Emotional Alchemy

It is ideal to receive even badness with goodness, and of course to receive goodness with goodness (which is more difficult than it might appear). To respond to badness with goodness is initially an act of resistance for most people, and requires conditioning yourself over time to learn to identify the badness that you are reacting to first, and then to make sense of it before you react to it emotionally or physically. Even if you immediately, uncontrollably react badly to the badness, you must use that as a trigger to shift into physical consciousness by taking a deep breath and pointing your awareness on the sensation of the breath. This disables the thinking part of the reaction, even if only momentarily in your first attempts to shift consciousness in those difficult moments, and over time this practice will allow you to extend your attention to physical consciousness to longer times and deeper sensations. This will allow you to control your breath, and you will continue to breathe deeply and intentionally for longer and longer periods of time with practice.

Gastrointestinal distress is a major subconscious cause of agitation. Breathing deeply to aid in digestion is both chemical (oxygen being delivered steadily to the gut to help break food down), and mechanical (your diaphragm pushing the bulk down with every proper breath). A few minutes of deep breathing after a heavy meal will bring lasting relief.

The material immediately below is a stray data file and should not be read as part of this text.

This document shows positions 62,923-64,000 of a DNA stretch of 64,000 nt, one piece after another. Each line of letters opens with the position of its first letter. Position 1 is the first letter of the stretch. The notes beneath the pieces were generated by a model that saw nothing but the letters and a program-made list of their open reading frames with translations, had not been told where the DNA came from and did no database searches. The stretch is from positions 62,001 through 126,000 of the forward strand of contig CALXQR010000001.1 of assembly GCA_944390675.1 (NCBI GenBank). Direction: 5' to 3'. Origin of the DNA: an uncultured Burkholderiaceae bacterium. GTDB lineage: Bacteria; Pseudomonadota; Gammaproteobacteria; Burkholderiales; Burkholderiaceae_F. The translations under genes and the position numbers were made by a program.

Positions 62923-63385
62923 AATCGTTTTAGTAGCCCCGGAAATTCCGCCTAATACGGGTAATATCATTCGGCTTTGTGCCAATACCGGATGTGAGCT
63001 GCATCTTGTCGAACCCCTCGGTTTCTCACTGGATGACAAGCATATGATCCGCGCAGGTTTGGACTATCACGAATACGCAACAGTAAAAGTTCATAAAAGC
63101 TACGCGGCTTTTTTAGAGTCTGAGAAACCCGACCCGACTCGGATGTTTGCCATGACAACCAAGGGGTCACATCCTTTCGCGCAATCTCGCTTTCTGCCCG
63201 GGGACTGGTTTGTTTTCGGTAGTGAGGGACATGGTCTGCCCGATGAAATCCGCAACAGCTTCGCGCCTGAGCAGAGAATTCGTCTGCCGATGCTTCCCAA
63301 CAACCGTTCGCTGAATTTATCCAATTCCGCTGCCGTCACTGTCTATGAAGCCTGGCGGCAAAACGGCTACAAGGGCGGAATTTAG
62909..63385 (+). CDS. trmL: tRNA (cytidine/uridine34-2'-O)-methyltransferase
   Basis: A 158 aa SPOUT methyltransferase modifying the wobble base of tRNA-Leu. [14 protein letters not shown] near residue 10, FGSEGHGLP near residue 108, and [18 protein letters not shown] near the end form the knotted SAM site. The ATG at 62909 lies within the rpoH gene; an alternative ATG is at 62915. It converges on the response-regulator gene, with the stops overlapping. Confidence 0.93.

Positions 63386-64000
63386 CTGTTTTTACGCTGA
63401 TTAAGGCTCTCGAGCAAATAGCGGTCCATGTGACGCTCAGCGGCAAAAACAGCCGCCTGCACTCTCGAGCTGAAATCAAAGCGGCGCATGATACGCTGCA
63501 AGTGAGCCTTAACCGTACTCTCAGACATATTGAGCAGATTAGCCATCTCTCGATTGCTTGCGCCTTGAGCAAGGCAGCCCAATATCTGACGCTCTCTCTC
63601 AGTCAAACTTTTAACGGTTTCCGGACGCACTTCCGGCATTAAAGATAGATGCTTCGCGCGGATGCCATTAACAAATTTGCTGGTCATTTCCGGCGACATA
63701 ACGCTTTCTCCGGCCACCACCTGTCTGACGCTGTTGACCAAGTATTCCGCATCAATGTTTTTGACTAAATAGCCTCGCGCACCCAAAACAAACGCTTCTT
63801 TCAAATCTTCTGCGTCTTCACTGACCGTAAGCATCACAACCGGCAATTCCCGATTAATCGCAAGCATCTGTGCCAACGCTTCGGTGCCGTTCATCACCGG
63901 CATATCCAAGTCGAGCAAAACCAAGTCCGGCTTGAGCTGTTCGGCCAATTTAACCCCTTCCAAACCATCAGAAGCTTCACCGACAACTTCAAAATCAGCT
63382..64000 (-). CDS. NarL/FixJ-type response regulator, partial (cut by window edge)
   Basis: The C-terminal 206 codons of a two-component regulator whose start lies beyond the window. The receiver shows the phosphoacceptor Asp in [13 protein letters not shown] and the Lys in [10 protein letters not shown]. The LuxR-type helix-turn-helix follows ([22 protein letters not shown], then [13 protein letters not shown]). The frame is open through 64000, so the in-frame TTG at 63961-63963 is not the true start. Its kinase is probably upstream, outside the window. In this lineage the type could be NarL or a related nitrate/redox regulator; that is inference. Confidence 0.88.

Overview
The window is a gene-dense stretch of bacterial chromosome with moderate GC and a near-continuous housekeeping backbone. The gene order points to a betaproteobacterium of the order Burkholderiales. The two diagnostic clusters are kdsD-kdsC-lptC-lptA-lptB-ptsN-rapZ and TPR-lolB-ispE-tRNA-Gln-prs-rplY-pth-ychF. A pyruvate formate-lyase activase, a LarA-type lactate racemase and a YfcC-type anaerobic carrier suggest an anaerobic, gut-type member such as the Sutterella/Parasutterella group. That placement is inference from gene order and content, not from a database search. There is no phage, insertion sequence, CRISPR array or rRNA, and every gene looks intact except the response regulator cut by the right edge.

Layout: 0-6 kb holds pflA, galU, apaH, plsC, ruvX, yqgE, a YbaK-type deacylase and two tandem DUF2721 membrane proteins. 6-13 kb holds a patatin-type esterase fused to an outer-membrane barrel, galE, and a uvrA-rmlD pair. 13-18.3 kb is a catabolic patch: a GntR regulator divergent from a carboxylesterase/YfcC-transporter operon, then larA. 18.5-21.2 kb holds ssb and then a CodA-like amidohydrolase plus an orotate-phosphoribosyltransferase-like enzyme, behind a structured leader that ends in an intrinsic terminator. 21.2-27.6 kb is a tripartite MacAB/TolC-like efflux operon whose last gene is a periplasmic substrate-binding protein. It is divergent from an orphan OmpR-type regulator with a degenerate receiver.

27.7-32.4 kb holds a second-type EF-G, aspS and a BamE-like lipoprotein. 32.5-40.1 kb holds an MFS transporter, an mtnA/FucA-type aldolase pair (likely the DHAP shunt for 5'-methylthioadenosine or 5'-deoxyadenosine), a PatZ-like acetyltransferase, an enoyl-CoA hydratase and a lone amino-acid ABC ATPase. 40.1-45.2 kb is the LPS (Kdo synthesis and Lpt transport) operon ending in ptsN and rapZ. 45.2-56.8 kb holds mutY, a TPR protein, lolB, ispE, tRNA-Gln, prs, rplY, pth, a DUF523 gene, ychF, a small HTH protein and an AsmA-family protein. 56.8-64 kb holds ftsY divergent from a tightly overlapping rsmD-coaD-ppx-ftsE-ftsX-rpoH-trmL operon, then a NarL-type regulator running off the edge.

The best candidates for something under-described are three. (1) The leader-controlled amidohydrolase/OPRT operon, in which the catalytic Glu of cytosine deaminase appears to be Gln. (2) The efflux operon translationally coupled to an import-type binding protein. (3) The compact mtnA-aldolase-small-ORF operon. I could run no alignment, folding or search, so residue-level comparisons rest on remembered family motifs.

For years, when I didn’t engage in regular challenging physical activity, I often avoided spending time in the state of a physical awareness. I felt I had little use for my body besides minimum maintenance and pleasure centers. Learning to extend your state of focus on your body allows you to remain calmer for longer periods of time. It also allows you to program your neural circuitry more efficiently. My discovery is that I learn the most quickly and easily when I am relaxed physically while I practice or read. The problem is that many people are like I was, avoiding deep focus on my physical state. For me, this was mostly related to my shame of my physical state, indicated by my poor posture, my flabby musculature, and my lack of self-esteem about my body in general. I am familiar with wanting to avoid focus on that aspect of my self, and instead existing in a mostly mental state of consciousness. This is the state I observe most of my first world compatriots to exist in — a state of overthinking. Another way of saying it is that the thinking consciousness is dominating over the physical consciousness, and that sometimes makes it hard to break into the physical consciousness when the necessary time comes, like in a time of acute anxiety.